Galileo: David Morris outlines UK’s role in project
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French company Eutelsat announced this week that discussions had begun for a merger with OneWeb to address the “booming connectivity market, estimated to be worth 16 billion dollars by 2030”. The Government bought a £400million share in OneWeb back in July 2020 when the company went bankrupt.
It came after Britain left Galileo, the £8billlion satellite constellation providing positioning, navigation and timing (PNT) services, after Brexit.
While OneWeb satellites provide signals in 3G, 5G, LTE and Wi-Fi for high-speed internet access, experts have said the system can one day be adapted to carry out the same functions as Galileo.
And now, the merger with France could signal a huge boost for the UK, according to Mark Boggett, CEO & Managing Partner of Seraphim Space.
He explained: “The UK has taken a whole range of measures that mean they will continue to benefit going forward from that investment (into OneWeb).
“One of them is that the UK is the preferred location for all of OneWeb’s future launches. Having an anchor customer like OneWeb to launch in Britain is very meaningful.
“The UK Government has also negotiated a guarantee that OneWeb, when it procures for manufacturing, that the UK is the preferred location for the procured businesses. The company is going to stay in the UK and Eutelsat is going to lift on the London stock market.
“I think the measures of requirements to sanction the transaction are really beneficial to the UK and the whole space industry here.
“The company needed a lot of money going forward, so getting the company into a lifted organisation where it can raise money through the public markets I think is the right move for this business to make sure that it is well financed so it can compete in the global market.“
But fears over the merger with Eutelsat have been raised as the UK could lose its “golden share” in the company.
Former Science Minister George Freeman warned: “The UK’s golden share in LEO satellite constellation OneWeb is a key part of the UK’s commercial Space Industry Strategy.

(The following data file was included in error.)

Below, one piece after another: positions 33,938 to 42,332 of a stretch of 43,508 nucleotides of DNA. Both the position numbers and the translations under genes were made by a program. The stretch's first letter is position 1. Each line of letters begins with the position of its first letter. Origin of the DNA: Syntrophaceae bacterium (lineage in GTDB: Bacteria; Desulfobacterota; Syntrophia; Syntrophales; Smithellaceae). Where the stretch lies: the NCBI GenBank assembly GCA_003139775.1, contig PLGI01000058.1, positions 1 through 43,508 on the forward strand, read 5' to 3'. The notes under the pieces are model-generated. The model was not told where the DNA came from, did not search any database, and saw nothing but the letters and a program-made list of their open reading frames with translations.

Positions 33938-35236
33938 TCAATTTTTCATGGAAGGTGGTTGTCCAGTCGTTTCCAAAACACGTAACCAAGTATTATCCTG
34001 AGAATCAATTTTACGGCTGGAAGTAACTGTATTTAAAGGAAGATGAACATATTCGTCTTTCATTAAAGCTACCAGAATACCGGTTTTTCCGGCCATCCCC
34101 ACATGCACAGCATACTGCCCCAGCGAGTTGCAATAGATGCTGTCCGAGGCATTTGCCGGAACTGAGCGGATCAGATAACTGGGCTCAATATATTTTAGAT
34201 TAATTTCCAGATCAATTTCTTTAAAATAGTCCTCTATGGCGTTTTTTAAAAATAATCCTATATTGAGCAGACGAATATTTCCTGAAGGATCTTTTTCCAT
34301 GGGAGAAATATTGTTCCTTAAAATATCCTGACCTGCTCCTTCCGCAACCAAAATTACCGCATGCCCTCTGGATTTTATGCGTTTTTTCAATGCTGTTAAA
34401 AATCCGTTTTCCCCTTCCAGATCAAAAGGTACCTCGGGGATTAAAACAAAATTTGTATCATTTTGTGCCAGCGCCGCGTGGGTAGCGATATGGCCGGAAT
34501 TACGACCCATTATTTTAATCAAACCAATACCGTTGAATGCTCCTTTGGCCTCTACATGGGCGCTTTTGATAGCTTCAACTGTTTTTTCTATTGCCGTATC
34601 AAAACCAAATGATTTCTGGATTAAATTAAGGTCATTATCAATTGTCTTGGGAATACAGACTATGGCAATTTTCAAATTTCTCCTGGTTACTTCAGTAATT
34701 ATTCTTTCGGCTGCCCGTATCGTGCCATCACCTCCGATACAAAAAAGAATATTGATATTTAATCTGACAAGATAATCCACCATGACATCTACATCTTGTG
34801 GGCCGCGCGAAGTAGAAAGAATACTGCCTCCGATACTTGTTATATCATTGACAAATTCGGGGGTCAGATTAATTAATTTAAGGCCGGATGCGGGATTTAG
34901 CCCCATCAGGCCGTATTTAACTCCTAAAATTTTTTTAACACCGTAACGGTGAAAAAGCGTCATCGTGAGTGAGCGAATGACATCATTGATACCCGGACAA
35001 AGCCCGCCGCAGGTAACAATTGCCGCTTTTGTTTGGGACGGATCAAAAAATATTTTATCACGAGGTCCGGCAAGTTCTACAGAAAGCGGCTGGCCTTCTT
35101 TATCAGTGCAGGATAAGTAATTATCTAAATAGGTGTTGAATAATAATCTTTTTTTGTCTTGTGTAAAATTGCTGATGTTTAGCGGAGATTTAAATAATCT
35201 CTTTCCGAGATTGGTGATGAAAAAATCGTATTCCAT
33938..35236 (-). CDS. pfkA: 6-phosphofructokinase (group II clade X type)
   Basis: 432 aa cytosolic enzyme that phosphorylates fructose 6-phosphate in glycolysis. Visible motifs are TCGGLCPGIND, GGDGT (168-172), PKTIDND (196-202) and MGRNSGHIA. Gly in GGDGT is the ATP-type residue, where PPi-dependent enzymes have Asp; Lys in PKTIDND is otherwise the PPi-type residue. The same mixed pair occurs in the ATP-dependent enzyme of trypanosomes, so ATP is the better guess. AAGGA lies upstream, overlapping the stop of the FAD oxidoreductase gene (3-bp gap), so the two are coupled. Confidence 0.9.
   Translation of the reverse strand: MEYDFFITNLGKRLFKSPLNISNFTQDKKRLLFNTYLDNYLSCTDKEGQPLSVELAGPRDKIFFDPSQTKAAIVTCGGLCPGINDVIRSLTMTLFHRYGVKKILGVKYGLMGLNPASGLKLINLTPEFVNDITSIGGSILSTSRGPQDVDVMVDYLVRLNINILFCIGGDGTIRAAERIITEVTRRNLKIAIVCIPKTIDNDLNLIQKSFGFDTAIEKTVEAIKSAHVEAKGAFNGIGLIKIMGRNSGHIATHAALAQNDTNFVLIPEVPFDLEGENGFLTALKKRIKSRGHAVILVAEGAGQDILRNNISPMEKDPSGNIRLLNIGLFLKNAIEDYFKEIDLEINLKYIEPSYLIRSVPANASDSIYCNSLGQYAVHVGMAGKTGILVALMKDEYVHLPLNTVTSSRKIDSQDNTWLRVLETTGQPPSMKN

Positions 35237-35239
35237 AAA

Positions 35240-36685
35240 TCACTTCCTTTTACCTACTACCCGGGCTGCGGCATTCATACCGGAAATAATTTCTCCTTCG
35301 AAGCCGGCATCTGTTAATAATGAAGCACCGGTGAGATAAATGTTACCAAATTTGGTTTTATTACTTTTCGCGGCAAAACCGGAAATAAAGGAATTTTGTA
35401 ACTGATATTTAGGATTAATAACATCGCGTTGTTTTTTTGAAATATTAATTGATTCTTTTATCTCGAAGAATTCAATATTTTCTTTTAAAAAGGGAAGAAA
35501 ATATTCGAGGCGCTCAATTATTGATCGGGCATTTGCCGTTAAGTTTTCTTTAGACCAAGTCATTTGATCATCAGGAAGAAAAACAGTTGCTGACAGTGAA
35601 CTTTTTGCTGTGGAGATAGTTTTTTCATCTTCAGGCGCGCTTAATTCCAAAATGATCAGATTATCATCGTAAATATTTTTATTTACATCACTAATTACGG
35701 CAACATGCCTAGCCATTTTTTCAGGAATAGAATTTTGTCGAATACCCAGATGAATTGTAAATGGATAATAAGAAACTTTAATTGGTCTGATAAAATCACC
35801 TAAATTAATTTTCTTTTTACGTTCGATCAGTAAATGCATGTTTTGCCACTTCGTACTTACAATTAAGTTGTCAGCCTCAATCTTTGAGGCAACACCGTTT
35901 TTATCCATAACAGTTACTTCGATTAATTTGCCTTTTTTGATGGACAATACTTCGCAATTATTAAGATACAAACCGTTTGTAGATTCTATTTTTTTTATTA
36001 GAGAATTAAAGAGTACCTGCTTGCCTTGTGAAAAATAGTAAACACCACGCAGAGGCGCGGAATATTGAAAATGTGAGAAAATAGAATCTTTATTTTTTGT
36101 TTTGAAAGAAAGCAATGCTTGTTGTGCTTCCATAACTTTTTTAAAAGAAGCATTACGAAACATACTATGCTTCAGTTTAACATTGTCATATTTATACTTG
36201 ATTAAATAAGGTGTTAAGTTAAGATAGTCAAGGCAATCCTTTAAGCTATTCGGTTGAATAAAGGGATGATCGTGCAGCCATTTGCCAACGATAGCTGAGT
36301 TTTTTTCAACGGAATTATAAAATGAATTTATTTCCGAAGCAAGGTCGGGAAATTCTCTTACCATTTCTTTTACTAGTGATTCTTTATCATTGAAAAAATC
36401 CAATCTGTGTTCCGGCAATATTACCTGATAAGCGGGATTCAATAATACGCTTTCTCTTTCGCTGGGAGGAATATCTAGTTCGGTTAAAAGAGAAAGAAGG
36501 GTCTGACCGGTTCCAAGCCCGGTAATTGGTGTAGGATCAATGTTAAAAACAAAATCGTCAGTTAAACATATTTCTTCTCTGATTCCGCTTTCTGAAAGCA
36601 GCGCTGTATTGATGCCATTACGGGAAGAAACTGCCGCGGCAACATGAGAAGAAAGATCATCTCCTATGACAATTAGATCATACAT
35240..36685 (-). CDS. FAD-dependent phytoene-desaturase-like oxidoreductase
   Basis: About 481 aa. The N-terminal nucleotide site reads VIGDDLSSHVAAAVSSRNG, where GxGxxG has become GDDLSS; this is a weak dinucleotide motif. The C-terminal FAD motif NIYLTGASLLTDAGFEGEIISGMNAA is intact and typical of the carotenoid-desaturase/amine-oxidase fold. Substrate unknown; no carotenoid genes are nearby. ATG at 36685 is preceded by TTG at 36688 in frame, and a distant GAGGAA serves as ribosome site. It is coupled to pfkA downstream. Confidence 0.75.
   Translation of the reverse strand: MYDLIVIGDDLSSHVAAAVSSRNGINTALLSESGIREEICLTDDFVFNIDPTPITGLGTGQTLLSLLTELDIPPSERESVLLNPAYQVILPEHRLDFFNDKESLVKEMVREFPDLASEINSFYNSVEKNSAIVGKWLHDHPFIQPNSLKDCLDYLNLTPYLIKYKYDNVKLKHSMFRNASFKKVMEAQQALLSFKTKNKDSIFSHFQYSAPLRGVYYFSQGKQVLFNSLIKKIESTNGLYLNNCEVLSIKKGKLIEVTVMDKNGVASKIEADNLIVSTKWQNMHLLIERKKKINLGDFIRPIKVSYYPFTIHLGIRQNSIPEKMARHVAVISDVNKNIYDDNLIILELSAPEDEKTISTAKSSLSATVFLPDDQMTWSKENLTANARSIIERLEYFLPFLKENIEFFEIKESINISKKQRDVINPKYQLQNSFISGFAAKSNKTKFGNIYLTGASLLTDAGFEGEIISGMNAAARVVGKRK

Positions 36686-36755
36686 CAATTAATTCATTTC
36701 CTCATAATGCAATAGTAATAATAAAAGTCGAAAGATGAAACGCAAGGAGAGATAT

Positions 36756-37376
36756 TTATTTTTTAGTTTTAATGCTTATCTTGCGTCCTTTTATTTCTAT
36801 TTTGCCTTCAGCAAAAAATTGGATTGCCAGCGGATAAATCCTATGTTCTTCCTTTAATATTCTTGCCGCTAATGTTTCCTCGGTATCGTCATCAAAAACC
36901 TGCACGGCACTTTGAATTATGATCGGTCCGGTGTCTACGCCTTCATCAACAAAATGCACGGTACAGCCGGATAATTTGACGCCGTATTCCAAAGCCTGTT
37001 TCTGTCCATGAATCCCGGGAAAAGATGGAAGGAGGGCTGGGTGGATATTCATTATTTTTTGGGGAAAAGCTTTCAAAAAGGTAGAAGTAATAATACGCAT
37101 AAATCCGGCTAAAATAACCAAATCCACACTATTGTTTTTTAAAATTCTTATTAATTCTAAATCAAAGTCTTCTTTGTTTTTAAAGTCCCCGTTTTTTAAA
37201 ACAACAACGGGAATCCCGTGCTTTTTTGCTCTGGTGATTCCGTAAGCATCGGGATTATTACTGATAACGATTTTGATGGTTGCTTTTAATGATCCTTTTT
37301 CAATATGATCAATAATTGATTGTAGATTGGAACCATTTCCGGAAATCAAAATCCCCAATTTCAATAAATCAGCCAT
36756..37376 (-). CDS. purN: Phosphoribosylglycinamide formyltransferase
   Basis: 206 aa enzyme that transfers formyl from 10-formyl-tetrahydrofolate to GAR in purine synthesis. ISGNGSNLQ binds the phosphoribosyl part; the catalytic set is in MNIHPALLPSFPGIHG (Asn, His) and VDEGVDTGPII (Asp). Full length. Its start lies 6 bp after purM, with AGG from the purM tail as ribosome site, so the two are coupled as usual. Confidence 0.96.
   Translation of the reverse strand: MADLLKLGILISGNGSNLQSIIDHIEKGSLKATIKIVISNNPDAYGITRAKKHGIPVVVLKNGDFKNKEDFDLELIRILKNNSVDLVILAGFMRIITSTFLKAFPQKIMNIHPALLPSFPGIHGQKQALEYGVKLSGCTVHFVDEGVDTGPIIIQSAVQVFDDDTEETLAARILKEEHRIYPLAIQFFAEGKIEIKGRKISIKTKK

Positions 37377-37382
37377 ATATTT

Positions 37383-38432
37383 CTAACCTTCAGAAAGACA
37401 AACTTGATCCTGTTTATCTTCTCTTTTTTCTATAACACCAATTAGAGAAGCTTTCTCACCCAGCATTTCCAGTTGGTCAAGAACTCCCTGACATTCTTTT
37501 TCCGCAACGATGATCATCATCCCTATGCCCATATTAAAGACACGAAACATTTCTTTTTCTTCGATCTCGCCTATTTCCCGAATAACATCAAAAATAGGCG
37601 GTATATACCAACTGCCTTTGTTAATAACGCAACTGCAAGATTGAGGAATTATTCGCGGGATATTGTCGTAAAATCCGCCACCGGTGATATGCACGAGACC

“Unless our rights are protected, this sale to France’s Eutelsat will hand over another key industrial asset to UK competitors.”
But Mr Boggett did not seem to think that this is a problem.
He told Express.co.uk: “We are still maintaining a very large and influential stake as part of the transaction, we have arranged long-term rights over this.
“I think it is excellent. We do not have to have UK ownership to take benefit.
“If the UK Government was to maintain its position and was going to have to write ever-increasing cheques to support OneWeb, that would not have been perceived as a good thing.
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“Bringing in other investors and making sure the business is well financed while retaining all of these benefits I think is the right move.”
The Eutelsat-OneWeb merger will see a “combined entity” that “would be the first multi-orbit satellite operator offering integrated GEO (geostationary orbit) /LEO solutions”, according to Eutelsat.
Eutelsat specialises in geostationary orbit (GEO) and has a fleet of 35 satellites positioned 36,000 kilometres from the Earth that are largely used for satellite television broadcasting, but also provide internet access.
The deal with OneWeb is still subject to national security and Eutelsat shareholder clearances, but will see OneWeb’s headquarters stay in Britain.
The French firm is also applying for admission to the London Stock Exchange.
Under the deal with Eutelsat, its 36 geostationary orbit satellites would join up with OneWeb’s fleet to generate combined revenues of £1billion, the companies have said.
While the Government has a share in OneWeb, Indian telecoms billionaire Sunil Bharti Mittal holds a stake.
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